• Make sure you’re on our email list. We don’t send emails very often, but when we do, it’s because important things are happening about smart growth in the province and in the region. You can sign up quickly and easily right here. And of course, unsubscribing is just as easy.

Learn More About Proposed Changes

There’s lots to learn about the proposed changes. The official documentation from the province is all online, but that’s not all.

You can read our news release on the announcement here.

We’ve been quite pleased that a number of our local news organizations understand how important Greenbelt expansion in the area is, and have provided some solid coverage in the last two weeks:

  • CBC posted a story about our continued exclusion from the Greenbelt, and why expansion is important. They also ran a follow-up story with statements from local builders with an interest in urban expansion, who seem open to discussions about the Greenbelt, though perhaps not overly eager to ensure province-level safeguards for our existing local protections.
  • Recent coverage from the Waterloo Chronicle/Kitchener Post, based on an interview with our own Kevin Thomason.

You can also check out other responses to the announcement from other groups and writers:

News Release: Community Members Encouraged by Land Use Policy Changes, Disappointed to be Left Out of the Greenbelt Again

For Immediate Release


Waterloo Region, Ontario – Local community members are encouraged by the province’s proposed changes to provincial land use policies, but much more will need to be done to ensure Waterloo Region is included in the crucial protections of the Greenbelt.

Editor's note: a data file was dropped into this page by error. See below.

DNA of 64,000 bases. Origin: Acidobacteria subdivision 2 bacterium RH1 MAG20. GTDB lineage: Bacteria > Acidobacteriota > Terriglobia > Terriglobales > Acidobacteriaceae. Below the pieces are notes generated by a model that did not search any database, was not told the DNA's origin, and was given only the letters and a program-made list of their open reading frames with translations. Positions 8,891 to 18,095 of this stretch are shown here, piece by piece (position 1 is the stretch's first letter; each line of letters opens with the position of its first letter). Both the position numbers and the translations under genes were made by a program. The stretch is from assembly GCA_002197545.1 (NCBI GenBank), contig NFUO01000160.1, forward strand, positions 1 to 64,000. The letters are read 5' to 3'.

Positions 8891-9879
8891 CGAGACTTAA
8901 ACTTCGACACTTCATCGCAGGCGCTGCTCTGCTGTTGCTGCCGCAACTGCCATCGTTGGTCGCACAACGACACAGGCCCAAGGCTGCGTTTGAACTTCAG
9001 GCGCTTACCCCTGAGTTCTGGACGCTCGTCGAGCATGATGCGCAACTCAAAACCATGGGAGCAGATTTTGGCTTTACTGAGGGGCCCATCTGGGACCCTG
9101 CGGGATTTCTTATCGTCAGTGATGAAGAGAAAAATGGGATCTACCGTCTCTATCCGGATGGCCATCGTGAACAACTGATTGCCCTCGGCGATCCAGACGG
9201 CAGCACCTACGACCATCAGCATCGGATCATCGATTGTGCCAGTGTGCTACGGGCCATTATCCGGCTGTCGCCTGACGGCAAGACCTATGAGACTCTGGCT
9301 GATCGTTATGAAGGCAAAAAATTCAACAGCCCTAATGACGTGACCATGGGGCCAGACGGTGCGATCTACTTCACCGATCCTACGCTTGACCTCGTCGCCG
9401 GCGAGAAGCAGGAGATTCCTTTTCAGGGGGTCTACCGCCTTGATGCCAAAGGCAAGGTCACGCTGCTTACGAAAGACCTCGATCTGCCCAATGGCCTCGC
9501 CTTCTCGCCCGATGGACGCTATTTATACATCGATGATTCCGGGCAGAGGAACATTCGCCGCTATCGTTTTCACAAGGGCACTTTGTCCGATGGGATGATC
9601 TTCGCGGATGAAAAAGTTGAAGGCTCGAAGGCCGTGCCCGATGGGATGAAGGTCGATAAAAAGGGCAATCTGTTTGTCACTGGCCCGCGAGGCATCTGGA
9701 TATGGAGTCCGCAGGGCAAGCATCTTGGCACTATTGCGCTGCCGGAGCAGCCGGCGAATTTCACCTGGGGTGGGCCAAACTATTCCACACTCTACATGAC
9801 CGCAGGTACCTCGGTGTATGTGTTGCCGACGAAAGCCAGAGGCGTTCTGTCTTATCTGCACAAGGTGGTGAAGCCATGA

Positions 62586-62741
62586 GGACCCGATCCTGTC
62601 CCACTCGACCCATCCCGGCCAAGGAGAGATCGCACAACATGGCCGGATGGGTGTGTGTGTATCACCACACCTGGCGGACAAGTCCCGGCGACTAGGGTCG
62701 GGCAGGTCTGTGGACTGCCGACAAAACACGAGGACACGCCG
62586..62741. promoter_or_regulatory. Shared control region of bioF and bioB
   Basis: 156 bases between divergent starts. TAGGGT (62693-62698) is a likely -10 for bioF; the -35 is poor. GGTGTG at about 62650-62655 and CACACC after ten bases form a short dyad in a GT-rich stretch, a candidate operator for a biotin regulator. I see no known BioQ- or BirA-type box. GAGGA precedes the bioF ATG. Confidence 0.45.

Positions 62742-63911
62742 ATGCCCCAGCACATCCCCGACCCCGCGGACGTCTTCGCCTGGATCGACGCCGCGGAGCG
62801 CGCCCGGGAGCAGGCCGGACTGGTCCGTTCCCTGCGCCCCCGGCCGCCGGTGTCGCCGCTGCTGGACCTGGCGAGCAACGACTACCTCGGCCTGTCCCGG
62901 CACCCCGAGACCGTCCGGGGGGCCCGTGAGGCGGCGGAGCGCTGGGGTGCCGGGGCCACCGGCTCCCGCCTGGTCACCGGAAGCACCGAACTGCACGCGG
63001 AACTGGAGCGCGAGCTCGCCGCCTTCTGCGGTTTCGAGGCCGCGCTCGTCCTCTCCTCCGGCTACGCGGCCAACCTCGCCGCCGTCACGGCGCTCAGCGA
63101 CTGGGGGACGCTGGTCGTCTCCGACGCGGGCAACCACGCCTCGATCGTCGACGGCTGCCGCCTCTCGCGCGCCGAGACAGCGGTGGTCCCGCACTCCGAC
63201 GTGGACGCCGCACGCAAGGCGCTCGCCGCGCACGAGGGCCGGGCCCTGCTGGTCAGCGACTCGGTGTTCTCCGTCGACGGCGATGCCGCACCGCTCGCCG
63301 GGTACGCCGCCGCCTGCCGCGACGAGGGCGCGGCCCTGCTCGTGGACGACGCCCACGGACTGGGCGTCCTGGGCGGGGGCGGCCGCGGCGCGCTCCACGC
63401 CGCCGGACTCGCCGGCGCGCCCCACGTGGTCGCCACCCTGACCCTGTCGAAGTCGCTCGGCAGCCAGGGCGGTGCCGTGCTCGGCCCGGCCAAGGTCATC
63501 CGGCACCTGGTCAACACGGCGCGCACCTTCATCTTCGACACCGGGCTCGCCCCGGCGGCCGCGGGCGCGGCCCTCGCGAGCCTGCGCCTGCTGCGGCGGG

Proposed changes announced by the government Tuesday afternoon address a number of the problems faced by the Region of Waterloo in its successful fight to defend its smart growth-based official plan over the last several years. These changes include standard provincial rules to determine whether agricultural and rural lands should be converted to urban uses.

“A number of these changes should help other Ontario communities adopt smart growth requirements the Region of Waterloo fought hard to protect in its battle with the OMB,” said Kate Daley, co-founder of Smart Growth Waterloo Region and Waterloo resident. “But we were hoping for a strong and immediate commitment to expanding the Greenbelt in Waterloo Region. That didn’t happen today.”

Waterloo Region is a prime area for Greenbelt expansion. Ontario’s Greenbelt, established in 2005, currently protects 1.8 million acres of land in the Greater Golden Horseshoe, the area that surrounds the western end of Lake Ontario.